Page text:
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by E.B. Howell | July 06, 2020

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It can be tricky, petrifying, and difficult to talk to your manager or potential manager about your mental health. But it’s a necessary conversation to have. Below are four suggestions for how to approach workplace conversations about your mental health.

1. Wait until after you’re hired

Proceed with caution when it comes to disclosing your mental health history during the interview process. In an ideal world, everyone would feel comfortable and open talking about mental health, but as a society we’re not quite there yet. Remember, the interview process is a two-way street. You’re selling yourself to the employer, just as the employer is selling itself to you.

As a result, the interview process (or even immediately after you're hired and meet your direct hire for the first time) is most likely not the best time to disclose your diagnosis or current needs. Talking about the specifics of when you were diagnosed with bipolar disorder or how you have challenges with chronic depression might be too much personal information for your initial meetings. Your medical history shouldn’t come into play in the decision to hire you or other candidates.

2. Involve HR and your manager

Say that you were hired, you’re contributing to a team, and you’re good at your job. You’ve kept your mental health condition a secret—other than perhaps telling one colleague whom you feel you can trust. Your mind and moods are under control, and you want your boss to notice your work, not the stigma of your mental health condition. It’s been easier to tell your boss a few white lies, like you’re going to the dentist rather than to see your therapist.

However, recently, you’ve been feeling overwhelmed, and your work is starting to suffer. Now’s the time to talk to your boss about modifications to your schedule and how you plan to complete any outstanding projects. And to do that, it’s best to schedule a one-on-one with your manager. It can also be a good idea to include HR if there’s an HR department at your company, since HR will be taking care of any paperwork processing for special circumstances, such as if you need extra time off.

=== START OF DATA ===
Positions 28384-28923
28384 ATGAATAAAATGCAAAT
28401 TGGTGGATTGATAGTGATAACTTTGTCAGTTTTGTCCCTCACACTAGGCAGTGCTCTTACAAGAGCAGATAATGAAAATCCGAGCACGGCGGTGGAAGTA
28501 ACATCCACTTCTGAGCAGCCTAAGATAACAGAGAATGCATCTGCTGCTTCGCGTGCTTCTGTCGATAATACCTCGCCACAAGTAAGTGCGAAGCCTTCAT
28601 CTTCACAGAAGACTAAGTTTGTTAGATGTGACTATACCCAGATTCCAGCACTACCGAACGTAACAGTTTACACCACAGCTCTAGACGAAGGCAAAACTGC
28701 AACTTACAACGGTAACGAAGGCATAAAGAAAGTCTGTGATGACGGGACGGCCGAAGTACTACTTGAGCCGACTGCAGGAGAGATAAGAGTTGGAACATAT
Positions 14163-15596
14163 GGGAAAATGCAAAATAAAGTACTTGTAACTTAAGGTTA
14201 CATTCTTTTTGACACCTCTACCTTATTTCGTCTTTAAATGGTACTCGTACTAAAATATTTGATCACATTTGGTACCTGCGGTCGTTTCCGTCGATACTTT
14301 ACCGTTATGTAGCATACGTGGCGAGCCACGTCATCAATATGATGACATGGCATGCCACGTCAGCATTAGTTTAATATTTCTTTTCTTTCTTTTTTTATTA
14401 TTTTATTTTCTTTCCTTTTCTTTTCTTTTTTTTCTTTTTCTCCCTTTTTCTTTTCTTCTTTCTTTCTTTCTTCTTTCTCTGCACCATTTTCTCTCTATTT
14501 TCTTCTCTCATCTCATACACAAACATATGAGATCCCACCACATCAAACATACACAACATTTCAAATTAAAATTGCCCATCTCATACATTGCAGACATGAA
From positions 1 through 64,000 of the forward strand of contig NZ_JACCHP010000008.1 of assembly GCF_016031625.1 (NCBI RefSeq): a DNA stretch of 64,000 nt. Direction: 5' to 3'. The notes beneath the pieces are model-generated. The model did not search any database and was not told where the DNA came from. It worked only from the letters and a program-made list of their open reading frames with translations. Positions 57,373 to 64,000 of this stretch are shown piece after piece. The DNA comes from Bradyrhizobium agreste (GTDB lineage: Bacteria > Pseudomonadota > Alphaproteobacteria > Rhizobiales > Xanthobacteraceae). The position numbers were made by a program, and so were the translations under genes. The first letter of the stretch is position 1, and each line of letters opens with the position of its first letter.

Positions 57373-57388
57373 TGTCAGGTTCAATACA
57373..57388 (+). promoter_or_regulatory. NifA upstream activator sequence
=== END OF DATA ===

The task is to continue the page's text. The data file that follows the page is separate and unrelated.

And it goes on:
Hopefully, when you speak with your boss and HR, you're met with understanding about what you’re going through.

3. Take notes and follow up

When you talk to your boss (and maybe HR) about your current challenges, take notes. Then, after your meeting, send an outline to your boss and HR. Include dates and any other goals of what you all agreed upon, including any alterations in your schedule or changes in deadlines.

This outline will ideally provide everyone with a summary of the mutually agreed upon expectations. It will also help your employer understand that this is a medical condition you’ll be able to manage along with performing your work.

4. Look for a safe zone 

If your boss isn’t open to discussing your needs, or you feel like it’s unsafe to speak to your boss, then turn to HR. You could suggest to human resources that you move to another department that’s a better fit. Again, it’s a good idea to take notes in this meeting, as well as follow up with what was discussed.

For other resources to investigate and learn how your job is protected by federal law, see the U.S. Department of Labor Fact Sheet on Mental Health and American Disability Act.

E.B. Howell is the author of As Much as I Care to Remember, a novel based on her own experiences with bipolar disorder. Raised in Winston-Salem, N.C., E.B. graduated from Furman University and obtained her master’s in journalism and public policy at American University. In New York City, she assisted health organizations with patient advocacy, serving as the Scientific Communications Director of the National Kidney Foundation and as a Communication Specialist at the Juvenile Diabetes Research Fund. E.B. currently works in health care and lives in Beaufort, S.C., with her husband. Learn more about E.B. Howell at www.ebhowell.com and on Facebook and Twitter.

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